The exact diagonalization method is used to take full account of the Coulomb interaction. We calculate the luminescence spectra by the dipole approximation, using obtained energies and wavefunctions of many-body states.
Results and discussion
Few electrons without hole
First, we calculate the electronic states in the absence of holes. Figure 1 shows Φ dependence of low-lying energies for (a) one, (b) two, and (c) three electrons confined in V e(r) with R/a B = 1. The total angular momentum L is indicated in the figure. For one electron, the angular momentum increases by one in the ground state Φ as increases by about h/e, and the energy oscillates quasi-periodically with Φ. by the period of h/e. This suggests that the electronic confinement V e(r) realizes a quasi-one-dimensional electron ring. In contrast to the perfect one-dimensional ring, on the other hand, a diamagnetic shift is seen in our model. As a whole, the energy increases with Φ. This is because the electron radius is shrunk by the magnetic field. For two and three electrons, the angular momentum increases, and the energy oscillates quasi-periodically with Φ in the ground state. The diamagnetic shift is also present. However, the period of AB oscillation becomes about h/Ne for N electrons.
Similarly, three electrons are localized at apices of an equilateral triangle inscribed in the ring to form a Wigner molecule. The period of AB oscillation in the ground-state energy becomes about h/3e for R/a B ≳ 1.
The total spin S of the ground state changes with L, as shown in Figures 1 and 2. For two electrons, S = 1 (S = 0) when L is even (odd). In the case of three electrons, S = 3/2 if L is a multiple of 3, S = 1/2 otherwise. This is explained by the N-fold rotational symmetry of the electron configuration in the Wigner molecule .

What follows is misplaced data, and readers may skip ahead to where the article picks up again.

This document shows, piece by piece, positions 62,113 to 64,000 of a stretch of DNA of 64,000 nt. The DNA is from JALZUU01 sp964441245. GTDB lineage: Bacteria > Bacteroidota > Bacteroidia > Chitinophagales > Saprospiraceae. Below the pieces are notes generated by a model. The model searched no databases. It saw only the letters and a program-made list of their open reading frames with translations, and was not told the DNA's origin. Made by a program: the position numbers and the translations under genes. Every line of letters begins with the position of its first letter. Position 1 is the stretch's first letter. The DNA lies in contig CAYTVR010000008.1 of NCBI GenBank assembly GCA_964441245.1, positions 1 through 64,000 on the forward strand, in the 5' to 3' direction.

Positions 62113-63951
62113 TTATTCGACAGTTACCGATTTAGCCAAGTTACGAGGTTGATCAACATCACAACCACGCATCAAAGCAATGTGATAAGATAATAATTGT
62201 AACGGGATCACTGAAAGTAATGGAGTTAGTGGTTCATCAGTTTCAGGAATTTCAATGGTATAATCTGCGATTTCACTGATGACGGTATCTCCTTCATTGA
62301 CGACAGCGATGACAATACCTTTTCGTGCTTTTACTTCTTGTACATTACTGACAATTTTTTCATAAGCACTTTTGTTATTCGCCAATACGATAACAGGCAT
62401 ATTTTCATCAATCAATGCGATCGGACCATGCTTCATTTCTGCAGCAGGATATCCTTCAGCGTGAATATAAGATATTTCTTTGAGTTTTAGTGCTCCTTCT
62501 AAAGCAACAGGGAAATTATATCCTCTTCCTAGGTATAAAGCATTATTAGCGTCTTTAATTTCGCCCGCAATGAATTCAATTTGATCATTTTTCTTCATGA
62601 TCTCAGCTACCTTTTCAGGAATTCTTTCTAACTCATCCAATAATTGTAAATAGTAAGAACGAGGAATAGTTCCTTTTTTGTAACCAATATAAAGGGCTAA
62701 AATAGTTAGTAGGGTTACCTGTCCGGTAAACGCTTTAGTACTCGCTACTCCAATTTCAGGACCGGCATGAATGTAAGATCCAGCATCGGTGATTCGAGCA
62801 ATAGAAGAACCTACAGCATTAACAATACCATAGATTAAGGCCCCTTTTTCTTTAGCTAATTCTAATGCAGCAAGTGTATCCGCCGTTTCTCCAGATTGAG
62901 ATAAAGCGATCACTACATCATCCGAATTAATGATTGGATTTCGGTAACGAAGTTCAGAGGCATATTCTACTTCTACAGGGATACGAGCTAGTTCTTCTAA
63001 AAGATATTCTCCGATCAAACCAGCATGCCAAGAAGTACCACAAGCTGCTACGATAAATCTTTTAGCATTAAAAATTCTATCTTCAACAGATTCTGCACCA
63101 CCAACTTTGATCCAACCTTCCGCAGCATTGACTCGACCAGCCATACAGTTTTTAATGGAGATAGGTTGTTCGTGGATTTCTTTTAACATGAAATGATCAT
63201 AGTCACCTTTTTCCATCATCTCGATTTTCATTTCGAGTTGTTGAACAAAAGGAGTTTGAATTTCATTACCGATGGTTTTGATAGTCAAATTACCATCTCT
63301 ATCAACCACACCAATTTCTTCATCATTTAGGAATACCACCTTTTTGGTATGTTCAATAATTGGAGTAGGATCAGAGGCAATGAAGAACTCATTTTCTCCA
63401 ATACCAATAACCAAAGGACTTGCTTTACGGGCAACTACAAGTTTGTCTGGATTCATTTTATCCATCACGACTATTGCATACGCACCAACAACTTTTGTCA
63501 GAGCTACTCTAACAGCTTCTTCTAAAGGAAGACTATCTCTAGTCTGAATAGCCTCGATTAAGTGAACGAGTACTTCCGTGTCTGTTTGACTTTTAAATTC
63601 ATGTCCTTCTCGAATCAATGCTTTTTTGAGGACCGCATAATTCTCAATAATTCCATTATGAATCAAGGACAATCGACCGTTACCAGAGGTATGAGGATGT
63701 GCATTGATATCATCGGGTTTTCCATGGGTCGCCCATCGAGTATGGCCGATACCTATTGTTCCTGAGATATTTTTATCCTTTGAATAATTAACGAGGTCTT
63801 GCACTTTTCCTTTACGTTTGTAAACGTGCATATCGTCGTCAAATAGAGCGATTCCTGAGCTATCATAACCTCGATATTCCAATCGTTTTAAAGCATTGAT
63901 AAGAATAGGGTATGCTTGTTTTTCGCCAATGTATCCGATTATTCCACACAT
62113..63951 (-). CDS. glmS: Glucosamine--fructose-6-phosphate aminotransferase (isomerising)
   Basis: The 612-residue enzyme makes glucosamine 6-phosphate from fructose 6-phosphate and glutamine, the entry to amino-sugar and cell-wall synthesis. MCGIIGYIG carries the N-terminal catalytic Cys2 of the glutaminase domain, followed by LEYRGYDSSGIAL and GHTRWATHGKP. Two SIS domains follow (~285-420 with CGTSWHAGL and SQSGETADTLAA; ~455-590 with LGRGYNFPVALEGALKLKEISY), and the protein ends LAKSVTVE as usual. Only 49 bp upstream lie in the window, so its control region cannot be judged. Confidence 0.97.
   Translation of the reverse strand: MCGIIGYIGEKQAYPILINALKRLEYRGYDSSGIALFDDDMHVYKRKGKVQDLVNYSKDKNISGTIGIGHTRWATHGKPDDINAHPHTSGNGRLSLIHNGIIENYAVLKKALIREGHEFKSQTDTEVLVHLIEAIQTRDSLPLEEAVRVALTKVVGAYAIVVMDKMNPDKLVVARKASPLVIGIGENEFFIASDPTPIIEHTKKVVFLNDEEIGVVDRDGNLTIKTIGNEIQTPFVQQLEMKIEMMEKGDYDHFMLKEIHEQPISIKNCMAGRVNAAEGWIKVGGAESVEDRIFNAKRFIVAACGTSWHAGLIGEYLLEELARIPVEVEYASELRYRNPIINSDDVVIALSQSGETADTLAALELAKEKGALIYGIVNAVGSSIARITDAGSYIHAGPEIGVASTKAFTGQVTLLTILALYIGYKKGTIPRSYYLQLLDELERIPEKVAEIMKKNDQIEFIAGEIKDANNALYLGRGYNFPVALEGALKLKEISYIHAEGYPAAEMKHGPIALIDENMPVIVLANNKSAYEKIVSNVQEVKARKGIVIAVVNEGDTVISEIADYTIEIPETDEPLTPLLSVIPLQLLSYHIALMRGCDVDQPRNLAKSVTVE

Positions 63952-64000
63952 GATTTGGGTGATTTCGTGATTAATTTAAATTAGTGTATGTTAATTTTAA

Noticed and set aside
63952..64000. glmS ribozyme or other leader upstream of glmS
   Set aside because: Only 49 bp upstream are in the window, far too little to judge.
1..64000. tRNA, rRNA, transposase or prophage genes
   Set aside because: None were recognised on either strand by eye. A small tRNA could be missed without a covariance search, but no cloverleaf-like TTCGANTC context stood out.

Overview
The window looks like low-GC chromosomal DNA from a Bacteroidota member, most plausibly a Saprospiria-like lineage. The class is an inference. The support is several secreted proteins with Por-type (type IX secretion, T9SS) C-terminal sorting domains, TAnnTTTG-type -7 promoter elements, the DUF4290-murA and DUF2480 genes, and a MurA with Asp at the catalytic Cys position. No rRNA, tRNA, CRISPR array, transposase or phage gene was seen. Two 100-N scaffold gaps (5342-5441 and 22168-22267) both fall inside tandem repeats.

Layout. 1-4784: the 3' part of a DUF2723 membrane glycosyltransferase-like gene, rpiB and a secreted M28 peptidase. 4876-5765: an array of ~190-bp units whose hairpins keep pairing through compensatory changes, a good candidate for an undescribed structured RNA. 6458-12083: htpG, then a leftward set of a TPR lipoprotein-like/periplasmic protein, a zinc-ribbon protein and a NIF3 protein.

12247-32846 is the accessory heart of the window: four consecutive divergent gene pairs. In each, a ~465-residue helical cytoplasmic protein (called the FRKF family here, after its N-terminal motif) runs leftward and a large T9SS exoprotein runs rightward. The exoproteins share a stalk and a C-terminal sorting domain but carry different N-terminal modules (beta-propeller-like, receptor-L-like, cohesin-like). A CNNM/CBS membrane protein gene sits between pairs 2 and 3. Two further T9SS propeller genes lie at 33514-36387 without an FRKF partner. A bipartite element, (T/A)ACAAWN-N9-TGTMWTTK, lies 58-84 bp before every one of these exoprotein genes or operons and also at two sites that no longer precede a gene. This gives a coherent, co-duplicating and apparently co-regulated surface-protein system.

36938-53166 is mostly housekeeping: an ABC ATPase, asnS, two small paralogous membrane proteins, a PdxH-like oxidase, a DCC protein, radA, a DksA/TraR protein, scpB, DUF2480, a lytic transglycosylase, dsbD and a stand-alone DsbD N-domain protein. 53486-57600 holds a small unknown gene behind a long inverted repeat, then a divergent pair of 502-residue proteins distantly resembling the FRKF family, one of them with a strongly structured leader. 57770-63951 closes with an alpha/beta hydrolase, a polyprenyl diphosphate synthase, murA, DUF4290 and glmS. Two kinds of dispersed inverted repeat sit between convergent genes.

Electron-hole complex and optical spectrum
Next, we investigate electron-hole complexes: exciton, trion, and biexciton. We fix R/a B = 1. Since the hole motion is almost frozen due to the strong confinement in the quantum dot, the Φ dependence of the ground state of exciton is qualitatively the same as that of an electron confined in V e(r). In the same manner, the Φ dependence of the ground state of trion and biexciton mimics that of two electrons . In particular, two electrons in trion or biexciton form a Wigner molecule, and the period of AB oscillation in the ground-state energy becomes about h/2e as a function of Φ for trion and biexciton .
We have examined the optical AB effect on trion and biexciton in the type-II semiconductor quantum dots. We have found that two electrons in trion and biexciton form a Wigner molecule. As a result, the ground-state energy oscillates as a function of the magnetic flux by the period of about h/2e. We have shown that the luminescence spectra from them change discontinuously as the magnetic flux increases by about h/2e. This indicates the possible observation of Wigner molecules by the optical experiment.
We note that the discontinuous change in the luminescence peaks and intensity stems from the selection rule, which is broken in the presence of disorder. By the selection rule, excitons with the angular momentum L ≠ 0 should be dark. However, transitions from excitons with finite L were observed by experiments in both ZnSeTe and SiGe [4, 5]. Possibly, the sudden change of the luminescence spectra would be smeared in such systems. However, the fractional period of h/2e is a ground-state property and hence, it is expected to be observed even in dirty samples.
This work was partly supported by a Grant-in-Aid for Scientific Research from the Japan Society for the Promotion of Science. R. O. was funded by Institutional Program for Young Researcher Oversea Visits from the Japan Society for the Promotion of Science.